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Old 07-20-2011, 04:09 AM   #1
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Gap between Aquarium and Stand

Hi guys, I'm new to this forum. I discovered this website after researching the above topic thoroughly on Google. Anyway, here's my situation:

I recently moved and thus had to move my aquarium as well (29 gallon). I bought a stand that I hated so I took it back and got the Manhattan Metal stand that Petco offers for a very cheap price. Last Thursday, I set everything up and moved my fish. Everything was fine until tonight when I noticed about a 2 mm gap or so where I could fit up to a quarter and then some in the middle of my aquarium and stand. The sides (corners) were relatively fine. After reading many forum posts on here and elsewhere I decided to adjust the stand and try and fix the gap. My aquarium is not the problem I know because I've had for over a year and there was no gap before.

I was able to do this but my question is how much of a gap is acceptable? I can no longer see the light going through the bottom or anything at all really. It appears that it is sitting on the stand everywhere now. But, I can slide a piece of paper through some parts. Am I being over critical here? Any help is appreciated as I live in an apartment and feel traumatized as this ordeal. Also, the stand is sitting on carpet(no choice). I made sure that the stand was level and then the tank was level as well sitting on the stand.

I'll cross my fingers now that my fish all survive after first being moved less than a week ago, and now having the whole tank's water changed after readjusting the stand...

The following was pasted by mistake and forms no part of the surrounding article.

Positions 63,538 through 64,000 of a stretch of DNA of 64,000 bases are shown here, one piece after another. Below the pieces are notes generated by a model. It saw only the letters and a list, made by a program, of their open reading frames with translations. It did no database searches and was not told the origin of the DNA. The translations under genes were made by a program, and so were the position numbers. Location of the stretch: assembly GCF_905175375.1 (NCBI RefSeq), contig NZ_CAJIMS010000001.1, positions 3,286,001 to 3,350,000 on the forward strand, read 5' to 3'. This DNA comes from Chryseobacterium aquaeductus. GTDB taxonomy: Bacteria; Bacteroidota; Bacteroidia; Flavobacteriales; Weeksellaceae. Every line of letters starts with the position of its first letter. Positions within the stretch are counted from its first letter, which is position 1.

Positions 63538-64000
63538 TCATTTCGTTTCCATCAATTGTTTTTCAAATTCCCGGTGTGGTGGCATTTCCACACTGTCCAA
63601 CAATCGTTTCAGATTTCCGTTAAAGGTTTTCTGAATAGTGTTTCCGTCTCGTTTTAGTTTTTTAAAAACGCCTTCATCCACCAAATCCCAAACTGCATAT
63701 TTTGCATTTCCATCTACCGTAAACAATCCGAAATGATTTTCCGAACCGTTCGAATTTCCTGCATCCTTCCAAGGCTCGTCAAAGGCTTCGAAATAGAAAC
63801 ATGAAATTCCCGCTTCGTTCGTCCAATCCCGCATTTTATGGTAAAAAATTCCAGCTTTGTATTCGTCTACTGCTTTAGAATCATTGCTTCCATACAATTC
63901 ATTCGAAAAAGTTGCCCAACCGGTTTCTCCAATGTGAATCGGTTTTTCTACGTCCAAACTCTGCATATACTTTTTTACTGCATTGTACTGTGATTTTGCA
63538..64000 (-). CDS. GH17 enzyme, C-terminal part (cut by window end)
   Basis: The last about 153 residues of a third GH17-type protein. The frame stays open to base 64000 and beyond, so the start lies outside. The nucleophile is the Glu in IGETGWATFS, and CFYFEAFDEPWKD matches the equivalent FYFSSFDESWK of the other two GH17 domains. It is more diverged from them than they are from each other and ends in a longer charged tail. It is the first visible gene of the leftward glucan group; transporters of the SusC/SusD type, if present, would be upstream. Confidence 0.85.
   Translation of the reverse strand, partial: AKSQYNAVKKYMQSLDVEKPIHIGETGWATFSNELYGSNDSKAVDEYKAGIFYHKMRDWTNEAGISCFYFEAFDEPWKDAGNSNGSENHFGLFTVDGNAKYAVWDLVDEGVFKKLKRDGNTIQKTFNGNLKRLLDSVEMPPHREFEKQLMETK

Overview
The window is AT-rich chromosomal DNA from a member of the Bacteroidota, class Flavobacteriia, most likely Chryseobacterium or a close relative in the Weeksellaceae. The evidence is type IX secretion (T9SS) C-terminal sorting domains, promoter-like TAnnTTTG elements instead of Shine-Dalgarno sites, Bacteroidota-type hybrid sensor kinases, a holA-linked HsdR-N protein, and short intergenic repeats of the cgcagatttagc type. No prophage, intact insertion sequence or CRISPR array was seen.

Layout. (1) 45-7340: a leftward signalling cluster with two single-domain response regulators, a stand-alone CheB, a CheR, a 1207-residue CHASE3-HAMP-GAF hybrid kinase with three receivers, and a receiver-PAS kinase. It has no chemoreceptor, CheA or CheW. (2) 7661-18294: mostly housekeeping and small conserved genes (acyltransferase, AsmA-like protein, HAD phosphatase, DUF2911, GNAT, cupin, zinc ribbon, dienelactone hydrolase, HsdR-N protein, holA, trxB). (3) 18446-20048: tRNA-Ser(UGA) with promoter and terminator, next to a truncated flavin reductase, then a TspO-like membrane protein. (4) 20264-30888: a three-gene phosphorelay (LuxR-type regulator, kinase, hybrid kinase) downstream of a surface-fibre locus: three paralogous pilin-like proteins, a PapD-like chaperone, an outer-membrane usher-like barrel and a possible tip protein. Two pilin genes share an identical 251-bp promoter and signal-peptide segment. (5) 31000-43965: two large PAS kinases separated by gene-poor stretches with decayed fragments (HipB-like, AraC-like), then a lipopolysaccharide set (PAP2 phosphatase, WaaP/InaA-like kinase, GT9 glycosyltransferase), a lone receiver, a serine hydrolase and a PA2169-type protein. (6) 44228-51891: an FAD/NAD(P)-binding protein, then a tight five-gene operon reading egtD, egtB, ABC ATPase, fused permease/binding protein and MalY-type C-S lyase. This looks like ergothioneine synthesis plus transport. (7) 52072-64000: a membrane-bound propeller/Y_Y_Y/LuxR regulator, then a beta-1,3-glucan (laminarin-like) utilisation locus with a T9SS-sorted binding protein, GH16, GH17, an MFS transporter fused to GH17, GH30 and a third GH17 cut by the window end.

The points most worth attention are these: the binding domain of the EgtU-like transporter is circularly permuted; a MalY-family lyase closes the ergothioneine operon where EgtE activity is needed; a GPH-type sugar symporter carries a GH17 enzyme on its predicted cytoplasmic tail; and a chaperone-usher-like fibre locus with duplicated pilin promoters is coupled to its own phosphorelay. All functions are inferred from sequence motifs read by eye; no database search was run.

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Old 07-20-2011, 04:13 AM   #2
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Here's the stand:PETCO Manhattan Metal Tank Stands - Aquarium Stands and Fish Tank Stands from PETCO.com
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Old 07-20-2011, 08:18 AM   #3
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All of my metal stands are that way. I think they are supposed to be. As long as the corners are supported it will be good. My 75 has been on an iron stand full for 4 years and I can still slide a piece of paper under the front edge, same with my 40 breeder.
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Old 07-20-2011, 08:42 AM   #4
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This is common. Your stand is settling or in other word "conforming" to the weight.
Better the stand than the tank.
As far as all brand new water goes you should be OK. If you didn't change anything out in your filter, and dechlorinated properly the worst you may experience is a mini cycle. If even that depending on stock etc.

Test your water frequently (daily) for another week or so to see where your at with it.

Good luck with it.
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Old 07-20-2011, 10:57 AM   #5